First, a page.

Meanwhile, paragraph 2 states that “land, sea, and air forces, as well as other war potential, will never be maintained.” In order to enable the JSDF to exercise the right to self-defense while meeting these constitutional restrictions, the government has positioned the JSDF not as a “fighting force” but as an “armed organization.”
1,800 JSDF Personnel Have Perished in the Line of Duty
But to define the JSDF not as a “fighting force” but a mere “armed organization” smacks of selling a bill of goods no matter how one may try to interpret it. Reflected in the warped mirror of the Japanese constitution, what would be understandable and normal in almost any other country becomes twisted into a new and baffling logic in Japan. Fallacious thinking can hardly create a good working environment for the members of the JSDF. In point of fact, our constitution imposes major restrictions on the men and women who daily are putting their lives in danger in order to protect us.
These restrictions would hurt if, for instance, signs were detected of approaching the Senkaku Islands with the intention of landing troops. China, which has over the years vigorously scrutinized our constitution and other laws, is well versed in the long-running debates we Japanese have had at home as regards our national security. In such an instance, they would likely choose tactics designed to make it constitutionally difficult for Japan to respond.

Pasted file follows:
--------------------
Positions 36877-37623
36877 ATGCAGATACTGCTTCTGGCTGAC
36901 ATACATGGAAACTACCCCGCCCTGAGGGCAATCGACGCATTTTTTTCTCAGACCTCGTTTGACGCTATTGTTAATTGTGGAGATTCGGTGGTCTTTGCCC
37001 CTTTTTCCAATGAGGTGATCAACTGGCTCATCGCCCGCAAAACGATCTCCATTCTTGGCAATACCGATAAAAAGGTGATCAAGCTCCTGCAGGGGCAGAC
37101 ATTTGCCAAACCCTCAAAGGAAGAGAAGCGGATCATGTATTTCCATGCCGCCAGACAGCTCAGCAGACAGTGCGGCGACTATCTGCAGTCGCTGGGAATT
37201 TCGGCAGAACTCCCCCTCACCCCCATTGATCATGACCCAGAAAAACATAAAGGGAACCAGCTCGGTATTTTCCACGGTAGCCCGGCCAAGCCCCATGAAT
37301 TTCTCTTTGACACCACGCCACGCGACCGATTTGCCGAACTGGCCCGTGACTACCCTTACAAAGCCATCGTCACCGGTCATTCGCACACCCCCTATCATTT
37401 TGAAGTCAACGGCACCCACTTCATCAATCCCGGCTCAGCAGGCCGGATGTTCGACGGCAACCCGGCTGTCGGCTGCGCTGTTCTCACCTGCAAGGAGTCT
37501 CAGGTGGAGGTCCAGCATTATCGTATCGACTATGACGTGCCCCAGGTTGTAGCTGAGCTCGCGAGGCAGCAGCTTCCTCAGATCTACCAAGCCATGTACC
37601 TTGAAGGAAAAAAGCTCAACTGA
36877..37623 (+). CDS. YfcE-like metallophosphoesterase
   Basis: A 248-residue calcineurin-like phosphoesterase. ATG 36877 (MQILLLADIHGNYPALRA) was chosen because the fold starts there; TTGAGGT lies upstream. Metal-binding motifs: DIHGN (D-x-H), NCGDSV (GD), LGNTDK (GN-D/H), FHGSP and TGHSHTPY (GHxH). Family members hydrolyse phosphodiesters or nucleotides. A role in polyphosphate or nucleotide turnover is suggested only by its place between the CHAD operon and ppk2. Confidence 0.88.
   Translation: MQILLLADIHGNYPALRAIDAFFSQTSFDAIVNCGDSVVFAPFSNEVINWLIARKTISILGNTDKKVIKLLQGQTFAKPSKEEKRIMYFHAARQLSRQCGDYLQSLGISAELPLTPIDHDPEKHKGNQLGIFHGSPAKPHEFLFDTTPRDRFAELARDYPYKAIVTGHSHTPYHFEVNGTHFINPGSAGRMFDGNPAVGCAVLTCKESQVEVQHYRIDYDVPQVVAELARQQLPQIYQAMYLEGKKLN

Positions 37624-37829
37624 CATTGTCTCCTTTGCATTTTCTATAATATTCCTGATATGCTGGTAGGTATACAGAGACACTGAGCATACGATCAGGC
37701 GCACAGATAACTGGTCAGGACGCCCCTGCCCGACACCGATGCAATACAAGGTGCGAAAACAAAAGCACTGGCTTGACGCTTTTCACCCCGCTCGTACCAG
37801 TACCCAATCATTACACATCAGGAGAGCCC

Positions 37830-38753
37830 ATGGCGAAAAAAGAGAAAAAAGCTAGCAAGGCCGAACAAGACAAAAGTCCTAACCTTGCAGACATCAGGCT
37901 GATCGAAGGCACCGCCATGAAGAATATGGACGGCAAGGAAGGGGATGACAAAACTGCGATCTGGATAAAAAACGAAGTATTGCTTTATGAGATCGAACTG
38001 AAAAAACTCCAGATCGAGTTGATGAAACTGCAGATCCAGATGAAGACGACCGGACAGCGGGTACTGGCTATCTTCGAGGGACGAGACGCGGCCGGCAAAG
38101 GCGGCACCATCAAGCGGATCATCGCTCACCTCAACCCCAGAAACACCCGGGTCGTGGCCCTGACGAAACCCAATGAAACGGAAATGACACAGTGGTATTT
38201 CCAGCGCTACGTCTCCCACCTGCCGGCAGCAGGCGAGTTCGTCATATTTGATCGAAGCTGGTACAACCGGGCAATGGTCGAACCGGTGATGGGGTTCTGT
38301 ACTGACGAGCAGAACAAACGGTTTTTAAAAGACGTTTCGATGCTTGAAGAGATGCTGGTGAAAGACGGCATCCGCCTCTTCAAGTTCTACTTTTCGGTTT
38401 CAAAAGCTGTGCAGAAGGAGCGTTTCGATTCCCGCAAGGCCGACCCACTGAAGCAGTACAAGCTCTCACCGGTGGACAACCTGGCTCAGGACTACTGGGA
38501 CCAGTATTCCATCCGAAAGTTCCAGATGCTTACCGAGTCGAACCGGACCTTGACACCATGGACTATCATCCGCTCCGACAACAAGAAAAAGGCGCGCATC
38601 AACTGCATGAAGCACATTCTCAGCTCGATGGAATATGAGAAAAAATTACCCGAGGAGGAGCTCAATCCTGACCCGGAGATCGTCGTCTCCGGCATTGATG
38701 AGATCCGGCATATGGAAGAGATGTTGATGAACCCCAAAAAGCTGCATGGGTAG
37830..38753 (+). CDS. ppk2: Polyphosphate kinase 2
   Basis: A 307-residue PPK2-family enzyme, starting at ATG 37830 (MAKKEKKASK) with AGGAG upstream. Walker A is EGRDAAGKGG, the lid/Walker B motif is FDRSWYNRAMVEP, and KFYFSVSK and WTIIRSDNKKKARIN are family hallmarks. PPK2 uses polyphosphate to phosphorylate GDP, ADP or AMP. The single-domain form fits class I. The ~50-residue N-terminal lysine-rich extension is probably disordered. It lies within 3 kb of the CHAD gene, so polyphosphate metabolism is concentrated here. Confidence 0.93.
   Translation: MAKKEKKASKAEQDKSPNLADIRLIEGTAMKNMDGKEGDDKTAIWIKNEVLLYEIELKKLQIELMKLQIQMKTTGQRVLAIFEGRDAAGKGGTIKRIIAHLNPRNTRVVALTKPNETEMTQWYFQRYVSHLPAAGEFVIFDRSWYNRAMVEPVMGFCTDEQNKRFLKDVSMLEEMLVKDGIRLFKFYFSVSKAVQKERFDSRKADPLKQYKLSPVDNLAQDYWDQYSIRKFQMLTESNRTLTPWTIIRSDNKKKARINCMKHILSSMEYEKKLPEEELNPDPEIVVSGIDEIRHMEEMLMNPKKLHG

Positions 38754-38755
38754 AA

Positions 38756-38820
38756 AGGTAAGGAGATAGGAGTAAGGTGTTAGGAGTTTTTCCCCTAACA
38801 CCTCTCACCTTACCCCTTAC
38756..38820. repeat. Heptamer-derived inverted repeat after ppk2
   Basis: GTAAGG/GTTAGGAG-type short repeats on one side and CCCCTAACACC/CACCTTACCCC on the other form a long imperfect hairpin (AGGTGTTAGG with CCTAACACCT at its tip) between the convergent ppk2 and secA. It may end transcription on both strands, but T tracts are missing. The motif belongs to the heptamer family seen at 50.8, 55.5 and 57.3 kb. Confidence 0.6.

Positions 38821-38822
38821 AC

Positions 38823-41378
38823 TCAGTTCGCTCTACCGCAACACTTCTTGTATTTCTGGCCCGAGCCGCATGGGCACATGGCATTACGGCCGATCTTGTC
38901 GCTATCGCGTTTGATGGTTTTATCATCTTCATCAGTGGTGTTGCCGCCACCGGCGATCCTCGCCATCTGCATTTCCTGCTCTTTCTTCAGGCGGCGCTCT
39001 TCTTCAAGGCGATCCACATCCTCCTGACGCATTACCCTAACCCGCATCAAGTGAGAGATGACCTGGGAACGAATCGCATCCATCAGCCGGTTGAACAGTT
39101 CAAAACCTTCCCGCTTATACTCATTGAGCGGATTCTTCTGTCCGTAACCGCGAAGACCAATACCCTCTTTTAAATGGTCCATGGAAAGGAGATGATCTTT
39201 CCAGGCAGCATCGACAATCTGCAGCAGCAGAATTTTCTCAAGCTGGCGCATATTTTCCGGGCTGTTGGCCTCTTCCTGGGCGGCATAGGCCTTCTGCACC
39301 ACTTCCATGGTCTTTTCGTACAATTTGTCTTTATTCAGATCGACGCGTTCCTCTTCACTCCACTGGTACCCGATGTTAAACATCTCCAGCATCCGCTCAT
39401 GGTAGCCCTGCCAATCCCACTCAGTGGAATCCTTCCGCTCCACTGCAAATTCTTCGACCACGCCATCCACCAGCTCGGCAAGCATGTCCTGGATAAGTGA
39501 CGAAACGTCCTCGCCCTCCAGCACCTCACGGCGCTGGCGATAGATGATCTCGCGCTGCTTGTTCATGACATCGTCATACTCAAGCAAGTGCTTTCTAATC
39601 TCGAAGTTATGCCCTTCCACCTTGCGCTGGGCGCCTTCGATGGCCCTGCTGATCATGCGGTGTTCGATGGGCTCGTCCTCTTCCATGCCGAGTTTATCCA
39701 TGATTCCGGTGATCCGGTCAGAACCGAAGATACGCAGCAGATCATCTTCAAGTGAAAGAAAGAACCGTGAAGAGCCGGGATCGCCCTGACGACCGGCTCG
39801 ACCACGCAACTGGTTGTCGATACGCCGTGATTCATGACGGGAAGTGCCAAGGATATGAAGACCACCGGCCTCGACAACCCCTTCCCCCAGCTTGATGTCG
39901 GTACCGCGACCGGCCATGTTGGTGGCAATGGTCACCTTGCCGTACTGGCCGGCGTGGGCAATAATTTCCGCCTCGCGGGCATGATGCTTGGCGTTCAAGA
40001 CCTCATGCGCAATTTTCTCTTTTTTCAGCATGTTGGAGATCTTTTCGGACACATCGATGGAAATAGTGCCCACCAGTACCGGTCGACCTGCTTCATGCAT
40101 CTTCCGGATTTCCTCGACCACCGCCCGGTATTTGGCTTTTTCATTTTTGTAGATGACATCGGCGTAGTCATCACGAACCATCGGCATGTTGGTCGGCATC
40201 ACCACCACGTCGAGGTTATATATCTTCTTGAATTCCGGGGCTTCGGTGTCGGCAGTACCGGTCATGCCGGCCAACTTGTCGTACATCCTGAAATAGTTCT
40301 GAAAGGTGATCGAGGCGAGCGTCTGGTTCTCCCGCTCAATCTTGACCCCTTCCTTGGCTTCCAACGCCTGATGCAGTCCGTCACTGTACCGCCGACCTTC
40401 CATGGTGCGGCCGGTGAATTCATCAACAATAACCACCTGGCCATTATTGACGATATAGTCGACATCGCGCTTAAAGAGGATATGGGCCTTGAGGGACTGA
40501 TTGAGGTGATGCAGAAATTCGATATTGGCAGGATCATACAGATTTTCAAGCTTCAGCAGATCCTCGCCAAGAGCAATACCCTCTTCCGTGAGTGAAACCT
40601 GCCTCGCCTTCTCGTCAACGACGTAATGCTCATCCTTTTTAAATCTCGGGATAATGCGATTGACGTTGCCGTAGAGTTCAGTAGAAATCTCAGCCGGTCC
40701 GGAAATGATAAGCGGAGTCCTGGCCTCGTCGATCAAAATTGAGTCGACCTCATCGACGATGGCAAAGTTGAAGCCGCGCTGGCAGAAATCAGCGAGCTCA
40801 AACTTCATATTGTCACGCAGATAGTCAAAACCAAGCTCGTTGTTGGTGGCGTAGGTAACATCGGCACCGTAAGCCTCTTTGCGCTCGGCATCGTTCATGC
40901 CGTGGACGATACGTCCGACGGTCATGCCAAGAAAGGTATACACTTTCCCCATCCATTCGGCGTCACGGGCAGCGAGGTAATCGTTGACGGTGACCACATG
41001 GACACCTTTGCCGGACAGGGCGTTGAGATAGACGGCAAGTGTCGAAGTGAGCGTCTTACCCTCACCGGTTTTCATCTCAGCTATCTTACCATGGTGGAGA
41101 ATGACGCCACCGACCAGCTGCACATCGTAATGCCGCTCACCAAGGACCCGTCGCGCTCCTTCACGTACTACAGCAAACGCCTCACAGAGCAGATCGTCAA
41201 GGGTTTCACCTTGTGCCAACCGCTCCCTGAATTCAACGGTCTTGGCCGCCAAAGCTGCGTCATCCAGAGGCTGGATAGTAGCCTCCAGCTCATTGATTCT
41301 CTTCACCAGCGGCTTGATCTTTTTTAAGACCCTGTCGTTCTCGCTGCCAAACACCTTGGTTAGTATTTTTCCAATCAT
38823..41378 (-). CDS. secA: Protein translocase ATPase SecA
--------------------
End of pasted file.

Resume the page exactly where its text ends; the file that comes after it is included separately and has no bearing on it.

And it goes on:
From the outside, Chinese Cost Guard ships look different from those of the regular Chinese navy. The JSDF is prohibited from touching non-military foreign vessels violating Japanese territorial waters, so the government would be unable to order the JSDF out to prevent a landing on the Senkakus. In other words, the government could not mobilize the JSDF to defend the islands because a defensive mobilization is permissible only when an organized armed attack—an all-out war to be more precise—or danger of such aggression is clearly recognizable.
In sum, the JSDF cannot exercise Japan’s right to self-defense unless the imminent danger of war is obvious to everyone.
If that is the case, what measures can Japan realistically take to counter the landing of troops from Chinese Coast Guard ships? Maritime security operations is the answer—an action that is based on domestic police law. But this is possible as an act of legitimate self-defense only after being attacked. The use of weapons is severely restricted.
Under such constraints, the men and women of the JSDF perform national defense missions daily, protecting the Senkakus and the waters around them, scrambling fighter jets to intercept intruding aircraft from China and Russia, and being the first to respond to assist the injured and displaced whenever a major disaster strikes.
A total of nearly 1,800 JSDF members have perished in the line of duty to date. In order to show our gesture of thanks to them and their families, I think it crucially important to add a new paragraph to Article 9 to formally validate the existence of the JSDF as a legitimate bearer of Japan’s right to self-defense.
I am well aware of the sentiment that such measures are not enough. However, in a democracy such as Japan, a more drastic revision would be premature—until the consensus-based will of the people calls for it. We should earnestly bear in mind that after all it is we the people who determine what type of democracy we want Japan to be.
(Translated from “Renaissance Japan” column no. 794 in the March 15, 2018 issue of The Weekly Shincho)